How Estonians Have Fun Working at Home

10 Ways to Have Fun Working at Home
Nice way to spend a workday. Photo taken in Tallinn, Estonia

“Most of us can, as we choose, make of this world either a palace or a prison.”

-Sir John Lubbock

Remote work can be great. I’ve had a good run doing it since 2013.

For born-again introverts like me, it’s a dream come true. But for you more conversational types, it can be a challenge.

Not for Estonians though. They’ve mastered it. Skype was invented there after all.

With a strong tech industry and blazing fast internet, “flex time at home” is old news to them.

It’s so remote friendly, you don’t even have to live there to be a resident.

Last year, I was lucky enough to go in person and pick up a few tricks.

Whether it’s your first foray, or you’re familiar with the art of toiling away in your underwear, these tips will make it painless.

If you’re going to be trapped somewhere, you might as well enjoy it.

1. Start off on the right foot.

First of all, move that alarm back 30 minutes at least. You are the captain now. And you won’t be stuck in rush hour traffic.

Resist the temptation to check your phone first thing in the morning. You have all day for that.

Make sure to turn off your alerts the night before. Especially if your boss isn’t your favorite person.

In fact, don’t check anything until 9am. What are they gonna do? Send you a sternly worded text? You’re not on the clock anyhow.

I personally start the day in pajamas and get my Aeropress and breakfast going before anything.

Now you can take your time to eat something healthy and delicious.

You’ll feel better already.

2. Set the right mood.

Music sets the tone for the day and makes everything nicer.

I prefer something soothing that doesn’t put me to sleep. Bonus points for not having lyrics, which tend to distract me.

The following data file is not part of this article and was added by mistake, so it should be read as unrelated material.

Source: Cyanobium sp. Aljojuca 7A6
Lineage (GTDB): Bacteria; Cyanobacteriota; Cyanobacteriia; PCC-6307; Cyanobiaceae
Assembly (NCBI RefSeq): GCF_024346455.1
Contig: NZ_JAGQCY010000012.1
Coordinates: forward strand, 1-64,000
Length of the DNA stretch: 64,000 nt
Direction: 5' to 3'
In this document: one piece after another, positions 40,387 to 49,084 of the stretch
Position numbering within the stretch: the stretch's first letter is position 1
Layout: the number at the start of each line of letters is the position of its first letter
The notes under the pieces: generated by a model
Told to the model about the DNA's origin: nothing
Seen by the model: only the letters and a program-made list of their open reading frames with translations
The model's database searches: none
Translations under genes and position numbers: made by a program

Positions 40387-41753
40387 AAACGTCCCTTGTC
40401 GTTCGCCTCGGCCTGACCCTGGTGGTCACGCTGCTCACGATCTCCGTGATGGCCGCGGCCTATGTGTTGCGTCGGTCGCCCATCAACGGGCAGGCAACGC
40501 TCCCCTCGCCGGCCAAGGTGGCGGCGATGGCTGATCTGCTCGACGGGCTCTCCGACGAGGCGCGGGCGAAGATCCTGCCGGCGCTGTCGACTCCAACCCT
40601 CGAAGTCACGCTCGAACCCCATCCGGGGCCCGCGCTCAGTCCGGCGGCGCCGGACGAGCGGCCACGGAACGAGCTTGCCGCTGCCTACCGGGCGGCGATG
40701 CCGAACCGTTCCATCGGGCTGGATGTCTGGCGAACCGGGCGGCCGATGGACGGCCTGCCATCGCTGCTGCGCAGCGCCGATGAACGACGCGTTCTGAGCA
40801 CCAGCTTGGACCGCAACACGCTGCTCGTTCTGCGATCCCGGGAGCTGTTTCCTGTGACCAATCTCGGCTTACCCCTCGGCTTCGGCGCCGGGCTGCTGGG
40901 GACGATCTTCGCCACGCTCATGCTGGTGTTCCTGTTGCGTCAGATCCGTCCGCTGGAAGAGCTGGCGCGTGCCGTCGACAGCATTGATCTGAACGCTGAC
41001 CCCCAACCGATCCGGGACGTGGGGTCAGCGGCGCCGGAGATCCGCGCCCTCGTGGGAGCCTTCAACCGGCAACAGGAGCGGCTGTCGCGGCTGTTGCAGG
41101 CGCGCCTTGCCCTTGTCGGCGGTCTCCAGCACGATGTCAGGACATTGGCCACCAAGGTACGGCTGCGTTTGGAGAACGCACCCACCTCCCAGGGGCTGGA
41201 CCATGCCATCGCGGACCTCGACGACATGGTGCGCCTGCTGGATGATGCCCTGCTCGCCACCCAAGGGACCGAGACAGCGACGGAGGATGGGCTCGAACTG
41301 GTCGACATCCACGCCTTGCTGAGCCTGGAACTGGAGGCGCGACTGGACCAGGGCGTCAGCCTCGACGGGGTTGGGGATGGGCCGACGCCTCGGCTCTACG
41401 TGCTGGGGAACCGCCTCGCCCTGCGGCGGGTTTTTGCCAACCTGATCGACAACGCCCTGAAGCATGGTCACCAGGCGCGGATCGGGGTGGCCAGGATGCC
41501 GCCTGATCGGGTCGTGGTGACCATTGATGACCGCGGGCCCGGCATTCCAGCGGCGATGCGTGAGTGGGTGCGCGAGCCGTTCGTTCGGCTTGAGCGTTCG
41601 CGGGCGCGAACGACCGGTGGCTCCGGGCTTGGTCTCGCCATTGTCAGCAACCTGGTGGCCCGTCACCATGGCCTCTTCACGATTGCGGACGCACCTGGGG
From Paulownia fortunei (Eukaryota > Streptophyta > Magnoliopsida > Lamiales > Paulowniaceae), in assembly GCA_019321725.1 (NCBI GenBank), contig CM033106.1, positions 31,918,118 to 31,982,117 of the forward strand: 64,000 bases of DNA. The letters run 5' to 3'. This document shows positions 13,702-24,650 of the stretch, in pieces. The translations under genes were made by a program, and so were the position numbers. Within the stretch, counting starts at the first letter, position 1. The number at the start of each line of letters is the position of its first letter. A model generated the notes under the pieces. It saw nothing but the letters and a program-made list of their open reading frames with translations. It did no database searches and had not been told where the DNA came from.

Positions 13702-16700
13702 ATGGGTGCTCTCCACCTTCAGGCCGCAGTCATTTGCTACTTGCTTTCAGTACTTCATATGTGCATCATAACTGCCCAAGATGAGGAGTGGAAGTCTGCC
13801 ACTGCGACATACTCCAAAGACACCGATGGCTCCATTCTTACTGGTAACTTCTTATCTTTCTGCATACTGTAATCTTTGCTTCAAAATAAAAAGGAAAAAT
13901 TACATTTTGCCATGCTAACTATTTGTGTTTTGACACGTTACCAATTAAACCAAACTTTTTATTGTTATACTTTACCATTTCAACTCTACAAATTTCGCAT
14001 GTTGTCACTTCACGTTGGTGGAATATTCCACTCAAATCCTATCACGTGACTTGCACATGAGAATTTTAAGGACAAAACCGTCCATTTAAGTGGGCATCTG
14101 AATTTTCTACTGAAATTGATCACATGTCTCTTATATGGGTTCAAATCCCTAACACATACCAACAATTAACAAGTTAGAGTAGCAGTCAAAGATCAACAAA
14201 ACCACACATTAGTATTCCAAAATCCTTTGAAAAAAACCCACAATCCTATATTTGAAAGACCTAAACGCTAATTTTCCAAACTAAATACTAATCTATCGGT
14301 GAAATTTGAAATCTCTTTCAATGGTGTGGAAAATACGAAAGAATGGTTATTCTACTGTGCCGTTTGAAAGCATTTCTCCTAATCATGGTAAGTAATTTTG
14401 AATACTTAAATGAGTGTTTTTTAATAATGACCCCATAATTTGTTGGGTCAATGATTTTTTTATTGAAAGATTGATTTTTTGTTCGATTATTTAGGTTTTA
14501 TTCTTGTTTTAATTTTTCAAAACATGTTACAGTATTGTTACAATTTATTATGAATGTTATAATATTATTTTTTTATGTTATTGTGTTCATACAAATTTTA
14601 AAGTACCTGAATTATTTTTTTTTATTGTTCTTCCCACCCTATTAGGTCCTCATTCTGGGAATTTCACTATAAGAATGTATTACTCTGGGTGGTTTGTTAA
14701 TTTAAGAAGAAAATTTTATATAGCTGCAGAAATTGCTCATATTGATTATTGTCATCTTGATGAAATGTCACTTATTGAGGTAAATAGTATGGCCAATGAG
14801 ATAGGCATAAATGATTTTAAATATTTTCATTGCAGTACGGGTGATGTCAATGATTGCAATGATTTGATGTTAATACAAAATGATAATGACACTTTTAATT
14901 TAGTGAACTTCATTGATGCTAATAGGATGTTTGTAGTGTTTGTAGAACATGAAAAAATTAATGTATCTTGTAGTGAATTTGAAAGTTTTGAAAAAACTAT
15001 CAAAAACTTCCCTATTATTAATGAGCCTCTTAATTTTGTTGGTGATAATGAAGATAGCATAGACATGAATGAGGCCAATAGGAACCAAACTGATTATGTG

Chill hop is your friend. This channel will sort you out for a few months until it gets repetitive.

Then you can alternate between classical, afro beats, jazz, bossa nova, dream pop, etc.

Lighting makes a big difference too. In Estonia, where it’s dark and cold half the year, they call this concept “hubane”, or cozy.

They create a festive environment indoors, because they actually can’t go outside.

This includes Christmas lights, blankets, pillows and candles.

I’m not much into decorating, but it’s nice to make your area comfy.

3. Get social.

Get social
Our favorite coworkers. Photos taken in Bodrum, Turkey

Since you might not have anyone to collaborate with, you can get a sense of community and interaction elsewhere. Unless you have a cat, then screw all that.

Set aside a few minutes every hour for some water cooler talk on Slack or other messaging app.

But make sure to have a time limit, so you don’t overdo it.

Double this for social media. Or you’ll enter a black hole that sucks all time and energy.

4. Give yourself a win.

Break larger tasks into smaller milestones that take 30 minutes to an hour.

After you complete one, give yourself a reward, like a cup of tea, and celebrate. You earned it.